“You learn a lot more with apprenticeships”

From apprentice to mentor in two years: Fire and security engineer Corrie Stewart of New College Lanarkshire

Adam Bannister

Editor, IFSEC Global

Author Bio ▼

Adam Bannister is editor of IFSEC Global. A former managing editor at Dynamis Online Media Group, he has been at the helm of the UK's leading fire and security publication since 2014.
September 13, 2018

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Working with the insider threat

Corrie Stewart has achieved a lot in her fledgling career in the fire and security sector.

Beginning an engineering apprenticeship with CSS Ltd in 2015, she went on to win her heat at the Engineers of Tomorrow installation competition at IFSEC 2017 with the help of Martin Hannaway of New College Lanarkshire. The pair secured second place overall in the competition (which marked its 20th anniversary this year with a new fire category).

That wasn’t her only accolade of the year as she then won an apprentice installer award at the British Security Industry Association’s (BSIA) Annual Luncheon.

Explaining why he nominated Stewart for the award, David Scott, curriculum and quality leader for built environment and electronic fire and security at New College Lanarkshire, said: “She is performing well beyond her years in terms of understanding systems and system circuitry. Excelling in both the theory and practical elements of her apprenticeship, Corrie has completed 12 units of her qualification with a 90% pass mark or more.”

Scott, who we interviewed about his role in tackling the skills crisis and who made our top industry influencers list this year, added: “Her fantastic interpersonal skills means she never leaves a customer until they are comfortable and compliant in using the systems.”

Three years after starting her apprenticeship Stewart is now a mentor to apprentices at New College Lanarkshire in her latest role as work-based assessor.

I spoke to her about her achievements so far, the value of apprenticeships and the transition from pupil to teacher.

IFSEC Global: Hi, Corrie. How did you get into the security industry?

Corrie Stewart: I kind of fell into it as originally I wanted to be an electrician. I was finding it hard to get an apprenticeship in that, so I ended up installing security systems.

IG: You did pretty well in last year’s Engineers of Tomorrow competition, right?

CS: Me and my partner won our heat and then finished in second place in the final.

“Engineers of Tomorrow was an amazing experience”

CS: It was an amazing experience – I’m so jealous of the ones who went down this year. It’s definitely given me more confidence in helping students through the programme to get them to the stage where they can experience it as well one day.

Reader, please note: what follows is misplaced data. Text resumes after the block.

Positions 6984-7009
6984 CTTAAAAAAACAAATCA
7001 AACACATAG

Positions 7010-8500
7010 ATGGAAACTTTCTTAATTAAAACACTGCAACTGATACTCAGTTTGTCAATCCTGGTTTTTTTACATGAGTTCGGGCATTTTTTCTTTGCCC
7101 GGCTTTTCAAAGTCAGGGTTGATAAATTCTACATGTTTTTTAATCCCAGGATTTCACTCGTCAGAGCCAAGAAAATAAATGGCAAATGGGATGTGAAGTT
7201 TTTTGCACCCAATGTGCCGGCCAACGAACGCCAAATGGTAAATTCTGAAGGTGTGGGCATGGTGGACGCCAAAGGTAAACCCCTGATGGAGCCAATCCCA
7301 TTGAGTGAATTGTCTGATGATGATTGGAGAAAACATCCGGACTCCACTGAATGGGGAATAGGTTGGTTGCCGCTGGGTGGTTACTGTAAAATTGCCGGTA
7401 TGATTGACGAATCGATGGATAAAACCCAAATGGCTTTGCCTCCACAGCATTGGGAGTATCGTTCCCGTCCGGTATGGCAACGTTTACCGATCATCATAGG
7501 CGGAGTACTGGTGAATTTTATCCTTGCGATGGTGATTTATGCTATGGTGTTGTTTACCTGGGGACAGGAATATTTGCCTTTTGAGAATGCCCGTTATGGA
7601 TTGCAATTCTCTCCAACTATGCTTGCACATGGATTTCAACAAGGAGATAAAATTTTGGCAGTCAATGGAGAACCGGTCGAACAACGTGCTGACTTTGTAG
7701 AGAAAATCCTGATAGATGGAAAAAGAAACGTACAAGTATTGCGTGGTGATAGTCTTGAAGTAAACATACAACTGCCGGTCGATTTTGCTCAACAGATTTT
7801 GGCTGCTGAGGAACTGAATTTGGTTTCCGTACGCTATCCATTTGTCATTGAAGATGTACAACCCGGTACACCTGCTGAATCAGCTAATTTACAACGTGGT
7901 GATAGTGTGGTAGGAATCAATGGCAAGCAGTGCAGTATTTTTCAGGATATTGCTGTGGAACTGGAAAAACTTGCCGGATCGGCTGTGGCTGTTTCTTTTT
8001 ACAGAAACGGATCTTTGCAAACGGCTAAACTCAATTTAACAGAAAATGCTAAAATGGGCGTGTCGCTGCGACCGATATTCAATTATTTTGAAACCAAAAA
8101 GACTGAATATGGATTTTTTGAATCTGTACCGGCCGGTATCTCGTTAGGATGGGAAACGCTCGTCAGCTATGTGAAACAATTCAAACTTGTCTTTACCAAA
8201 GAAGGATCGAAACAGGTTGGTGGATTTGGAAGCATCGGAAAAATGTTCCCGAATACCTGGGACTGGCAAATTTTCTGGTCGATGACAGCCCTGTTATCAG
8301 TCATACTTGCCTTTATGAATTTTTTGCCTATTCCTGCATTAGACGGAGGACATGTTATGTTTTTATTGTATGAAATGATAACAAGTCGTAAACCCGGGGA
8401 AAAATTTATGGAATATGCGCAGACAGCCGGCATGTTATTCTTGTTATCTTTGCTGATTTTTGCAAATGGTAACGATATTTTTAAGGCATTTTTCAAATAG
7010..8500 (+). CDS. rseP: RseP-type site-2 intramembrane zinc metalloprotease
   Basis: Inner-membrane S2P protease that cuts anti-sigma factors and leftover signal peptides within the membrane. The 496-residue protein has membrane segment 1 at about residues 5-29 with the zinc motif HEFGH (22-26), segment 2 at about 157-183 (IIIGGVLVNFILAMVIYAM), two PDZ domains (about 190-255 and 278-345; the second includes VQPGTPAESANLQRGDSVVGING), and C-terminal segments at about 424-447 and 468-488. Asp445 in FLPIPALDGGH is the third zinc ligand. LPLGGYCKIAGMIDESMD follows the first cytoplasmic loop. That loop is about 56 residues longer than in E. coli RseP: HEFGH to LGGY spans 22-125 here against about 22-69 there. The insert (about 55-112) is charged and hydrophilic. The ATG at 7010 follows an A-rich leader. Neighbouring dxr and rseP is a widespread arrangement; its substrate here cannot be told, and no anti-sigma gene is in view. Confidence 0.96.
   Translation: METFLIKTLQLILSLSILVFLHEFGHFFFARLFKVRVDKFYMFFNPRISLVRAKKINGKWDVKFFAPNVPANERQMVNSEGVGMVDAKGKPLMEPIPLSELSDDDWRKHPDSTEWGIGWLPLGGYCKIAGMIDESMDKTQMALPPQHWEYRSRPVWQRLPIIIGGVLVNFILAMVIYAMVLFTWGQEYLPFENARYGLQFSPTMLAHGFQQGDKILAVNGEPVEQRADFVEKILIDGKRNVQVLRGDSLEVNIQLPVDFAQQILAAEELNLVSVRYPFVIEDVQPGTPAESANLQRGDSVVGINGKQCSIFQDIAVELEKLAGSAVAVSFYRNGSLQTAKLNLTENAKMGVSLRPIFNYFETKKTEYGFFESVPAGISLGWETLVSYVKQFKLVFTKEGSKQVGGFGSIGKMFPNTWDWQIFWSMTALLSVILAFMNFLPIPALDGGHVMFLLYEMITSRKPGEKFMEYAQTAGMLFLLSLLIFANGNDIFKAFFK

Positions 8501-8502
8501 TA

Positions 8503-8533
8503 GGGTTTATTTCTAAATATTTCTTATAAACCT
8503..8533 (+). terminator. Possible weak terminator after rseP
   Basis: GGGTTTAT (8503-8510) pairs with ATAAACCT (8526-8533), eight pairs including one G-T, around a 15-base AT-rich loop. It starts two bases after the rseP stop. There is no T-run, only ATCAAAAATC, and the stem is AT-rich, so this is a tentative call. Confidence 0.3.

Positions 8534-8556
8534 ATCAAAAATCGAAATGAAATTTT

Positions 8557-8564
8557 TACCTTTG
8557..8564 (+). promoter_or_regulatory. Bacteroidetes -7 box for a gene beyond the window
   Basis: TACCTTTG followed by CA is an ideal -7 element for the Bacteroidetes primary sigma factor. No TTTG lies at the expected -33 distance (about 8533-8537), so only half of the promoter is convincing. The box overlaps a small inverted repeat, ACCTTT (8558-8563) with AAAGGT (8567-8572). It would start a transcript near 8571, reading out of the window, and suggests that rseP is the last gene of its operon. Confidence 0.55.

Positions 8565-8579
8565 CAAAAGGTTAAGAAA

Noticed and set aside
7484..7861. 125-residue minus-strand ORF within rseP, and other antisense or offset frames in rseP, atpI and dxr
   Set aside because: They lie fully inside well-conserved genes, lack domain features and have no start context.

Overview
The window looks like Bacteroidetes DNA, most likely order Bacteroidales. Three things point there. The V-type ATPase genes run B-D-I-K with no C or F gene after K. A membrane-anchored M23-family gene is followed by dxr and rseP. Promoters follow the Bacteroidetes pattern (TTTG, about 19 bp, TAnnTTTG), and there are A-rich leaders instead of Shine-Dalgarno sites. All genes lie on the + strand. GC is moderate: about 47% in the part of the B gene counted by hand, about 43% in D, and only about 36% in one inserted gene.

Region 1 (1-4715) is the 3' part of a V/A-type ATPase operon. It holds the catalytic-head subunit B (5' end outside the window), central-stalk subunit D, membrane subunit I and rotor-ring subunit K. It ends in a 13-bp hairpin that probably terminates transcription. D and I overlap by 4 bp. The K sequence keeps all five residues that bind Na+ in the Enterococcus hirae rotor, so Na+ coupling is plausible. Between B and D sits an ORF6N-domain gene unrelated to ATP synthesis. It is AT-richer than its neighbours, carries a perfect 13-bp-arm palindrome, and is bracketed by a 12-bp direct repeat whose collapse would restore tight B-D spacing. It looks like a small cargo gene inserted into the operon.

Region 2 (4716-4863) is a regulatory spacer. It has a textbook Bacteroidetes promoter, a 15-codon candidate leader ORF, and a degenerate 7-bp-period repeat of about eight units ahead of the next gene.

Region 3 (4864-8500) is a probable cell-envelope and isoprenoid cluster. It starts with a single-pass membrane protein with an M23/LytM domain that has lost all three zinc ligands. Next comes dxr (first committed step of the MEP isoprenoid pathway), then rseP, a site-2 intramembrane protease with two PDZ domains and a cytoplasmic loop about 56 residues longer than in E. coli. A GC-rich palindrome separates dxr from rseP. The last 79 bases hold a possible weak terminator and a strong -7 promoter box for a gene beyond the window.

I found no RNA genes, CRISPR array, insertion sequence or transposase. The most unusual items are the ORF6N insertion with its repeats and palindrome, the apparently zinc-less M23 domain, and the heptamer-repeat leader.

IG: In the competition you have to install security systems within a time limit – is it a fair recreation of how the job actually is? 

CS: In the real world you don’t have a million and one people walking by. It’s nerve-wracking!

It’s a totally different experience. But once you’re into it you zone out – and working with different people helps.

IG: Congratulations on your BSIA award last year…

CS: That was another amazing experience. I wasn’t ever really expecting that. And even when we were down there for the awards I wasn’t really expecting to get called up, so that was amazing.

And the fact that my employer came down with me made me feel a wee bit more valued.

IG: Do you think apprenticeships are the best route into this industry?

CS: I think the main ways are coming in as an apprentice or training on the job and not going to college.

But you can see the benefits of going to college through the apprenticeship programme rather than just going out on site, because you’re learning everything correctly and you’re learning a lot more.

Even though it’s one day a week you’re learning what the standards are and why we have them.

IG: How did you end up mentoring other apprentices so soon after being one yourself?

CS: After IFSEC I started thinking about what I wanted to do. I wanted to help train apprentices and give them the same experience that I had, but unfortunately there isn’t always going to be a position for that in the industry.

But a workplace assessor position came up. I applied for it, but never thought I would get it because I was just straight out of my time as apprentice myself.

Fortunately I did get it and now I have my own apprentices, my own companies that I look after. I go out on site, make sure they are doing things right, see if they need anything or want more experience in certain areas, and we can give them that.

IG: Do you still do any installation work yourself?

CS: I still do wee bits and bobs. I keep my hand in. And I’m sort of doing the role of an engineer who would have their own apprentice.

I’m not out and about doing installations every day, but the rewards you get from actually helping the apprentices is amazing.

Especially when we’ve got a few girls on the course now – to be there for them. I’m hoping that when their time comes they might go down to London [for the Engineers of Tomorrow competition].

IG: Does that represent a marked shift in the gender balance on the course?

CS: When I started at Motherwell I was the only female on the course and when I completed my apprenticeship there was a girl in first year – she’s now in third year.

We had another girl in first year and another girl in a pre-apprenticeship course we run. And she’s now a first year apprentice in the latest intake as well. So we’re slowly but surely taking over!

IG: How do you see your career unfolding over the next few years?

CS: I want to keep progressing and maybe one day lecture – but hopefully still keep my hands on the tools!

 

 

 

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